When setting up your home theater room- or at least your surround sound system, it is incredibly important to pay attention to speaker placement. Truly, there are plenty of professionals who specialize in this area and work with speaker placement for a living as they set up a variety of audio systems.
Still, even if you are not a professional, there are plenty of ways that you can follow the recommendations to avoid a mishap with your sound equipment as well as seeing it backfire on you in other ways.
With this, you can follow a variety of speaker placement recommendations depending on the unique accommodations and dimensions that you have in your unique home theater room.
Along with this, you will likely see the same speaker placement recommendations across the board with a few variations available depending on your room’s dimensions, current power sources, equipment, budget, and more.
One of the most common things that you will find included in these recommendations is the fact that rear speakers should be placed near the back corners of your room.
This will help your speakers to more cohesively balance the entire sound that is emitted from all of the speakers in your surround sound system.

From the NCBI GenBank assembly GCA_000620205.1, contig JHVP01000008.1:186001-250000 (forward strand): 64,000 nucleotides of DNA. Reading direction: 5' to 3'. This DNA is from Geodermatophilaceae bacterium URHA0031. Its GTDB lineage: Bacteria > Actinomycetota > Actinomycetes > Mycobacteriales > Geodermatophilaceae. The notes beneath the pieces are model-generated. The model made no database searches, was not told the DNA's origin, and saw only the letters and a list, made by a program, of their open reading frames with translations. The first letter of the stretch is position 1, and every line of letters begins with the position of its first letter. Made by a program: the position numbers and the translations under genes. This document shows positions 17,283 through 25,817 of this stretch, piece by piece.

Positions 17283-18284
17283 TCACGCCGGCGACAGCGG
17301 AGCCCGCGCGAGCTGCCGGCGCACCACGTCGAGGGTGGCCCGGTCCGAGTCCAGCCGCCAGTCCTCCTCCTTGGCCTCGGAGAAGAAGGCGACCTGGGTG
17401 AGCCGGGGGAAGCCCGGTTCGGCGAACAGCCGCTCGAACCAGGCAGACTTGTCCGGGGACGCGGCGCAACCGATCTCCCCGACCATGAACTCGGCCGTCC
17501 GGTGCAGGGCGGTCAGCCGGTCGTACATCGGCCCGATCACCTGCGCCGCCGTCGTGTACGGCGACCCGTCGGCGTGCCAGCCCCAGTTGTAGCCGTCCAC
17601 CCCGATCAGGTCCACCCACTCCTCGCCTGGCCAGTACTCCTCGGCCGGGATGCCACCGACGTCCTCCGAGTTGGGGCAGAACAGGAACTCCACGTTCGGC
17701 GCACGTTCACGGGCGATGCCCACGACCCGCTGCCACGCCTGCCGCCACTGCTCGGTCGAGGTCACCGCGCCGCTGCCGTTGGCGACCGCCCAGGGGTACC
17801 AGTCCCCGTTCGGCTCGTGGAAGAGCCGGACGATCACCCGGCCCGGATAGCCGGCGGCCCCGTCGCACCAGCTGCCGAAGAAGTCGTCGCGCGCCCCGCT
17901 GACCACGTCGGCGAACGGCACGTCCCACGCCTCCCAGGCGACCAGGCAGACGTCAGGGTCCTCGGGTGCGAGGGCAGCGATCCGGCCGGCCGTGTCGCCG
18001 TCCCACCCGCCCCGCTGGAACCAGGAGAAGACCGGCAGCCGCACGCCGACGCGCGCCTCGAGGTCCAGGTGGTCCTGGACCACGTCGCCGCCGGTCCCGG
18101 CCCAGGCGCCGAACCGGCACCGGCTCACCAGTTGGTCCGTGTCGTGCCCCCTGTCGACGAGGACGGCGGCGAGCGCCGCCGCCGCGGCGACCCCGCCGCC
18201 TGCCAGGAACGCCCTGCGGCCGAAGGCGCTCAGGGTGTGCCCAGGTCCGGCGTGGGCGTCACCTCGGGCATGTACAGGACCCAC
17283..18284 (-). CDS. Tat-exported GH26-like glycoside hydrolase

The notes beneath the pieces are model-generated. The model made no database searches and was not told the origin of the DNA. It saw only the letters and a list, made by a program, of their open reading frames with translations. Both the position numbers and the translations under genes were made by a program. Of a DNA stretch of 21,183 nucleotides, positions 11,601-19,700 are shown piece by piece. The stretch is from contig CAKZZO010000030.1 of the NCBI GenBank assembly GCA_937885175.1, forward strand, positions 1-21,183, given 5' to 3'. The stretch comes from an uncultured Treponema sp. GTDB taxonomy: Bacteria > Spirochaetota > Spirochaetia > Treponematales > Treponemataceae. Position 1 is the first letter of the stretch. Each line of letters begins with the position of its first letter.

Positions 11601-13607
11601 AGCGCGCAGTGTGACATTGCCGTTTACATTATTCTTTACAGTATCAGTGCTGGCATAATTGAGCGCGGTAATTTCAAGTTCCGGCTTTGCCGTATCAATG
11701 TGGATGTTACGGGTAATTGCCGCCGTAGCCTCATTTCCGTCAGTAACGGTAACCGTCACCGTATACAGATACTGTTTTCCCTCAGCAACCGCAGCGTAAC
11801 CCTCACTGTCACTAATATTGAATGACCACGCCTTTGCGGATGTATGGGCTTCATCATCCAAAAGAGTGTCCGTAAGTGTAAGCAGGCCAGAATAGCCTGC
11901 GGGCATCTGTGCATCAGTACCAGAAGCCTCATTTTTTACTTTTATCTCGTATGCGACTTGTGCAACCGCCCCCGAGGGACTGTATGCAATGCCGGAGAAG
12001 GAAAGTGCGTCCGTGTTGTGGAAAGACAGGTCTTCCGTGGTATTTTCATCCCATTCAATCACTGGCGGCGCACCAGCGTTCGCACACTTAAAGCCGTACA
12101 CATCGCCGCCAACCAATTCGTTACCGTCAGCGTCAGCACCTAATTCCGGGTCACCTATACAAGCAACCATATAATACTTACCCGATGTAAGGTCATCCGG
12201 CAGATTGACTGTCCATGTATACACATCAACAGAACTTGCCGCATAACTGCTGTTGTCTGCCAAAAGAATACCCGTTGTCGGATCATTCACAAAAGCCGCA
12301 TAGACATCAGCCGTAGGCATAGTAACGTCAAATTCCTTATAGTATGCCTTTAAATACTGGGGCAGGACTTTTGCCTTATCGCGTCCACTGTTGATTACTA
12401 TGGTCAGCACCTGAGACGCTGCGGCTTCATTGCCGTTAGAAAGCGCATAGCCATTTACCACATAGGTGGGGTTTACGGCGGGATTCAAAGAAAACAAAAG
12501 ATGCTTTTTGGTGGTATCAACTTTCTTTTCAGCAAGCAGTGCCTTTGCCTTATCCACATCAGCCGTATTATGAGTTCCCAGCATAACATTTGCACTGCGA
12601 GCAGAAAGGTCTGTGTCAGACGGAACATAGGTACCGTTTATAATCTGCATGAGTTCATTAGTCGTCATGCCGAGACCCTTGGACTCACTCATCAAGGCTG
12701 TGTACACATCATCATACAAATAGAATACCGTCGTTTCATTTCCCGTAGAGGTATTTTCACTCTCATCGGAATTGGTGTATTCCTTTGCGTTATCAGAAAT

Along with this, placement in the back rear will allow the appropriate volume and timing of the audio that will reach the listener’s ears. Even if your rear speakers are placed slightly closer together, this can work as long as they are not right next to each other like they would be in a Soundbar.
If you were to attempt to use a Soundbar for this purpose (to replace rear speakers), you would completely mess up the speaker placement. Instead of wide-sitting rear speakers, your “rear” speakers on your Soundbar would be right in the middle or imbalanced sitting on either side.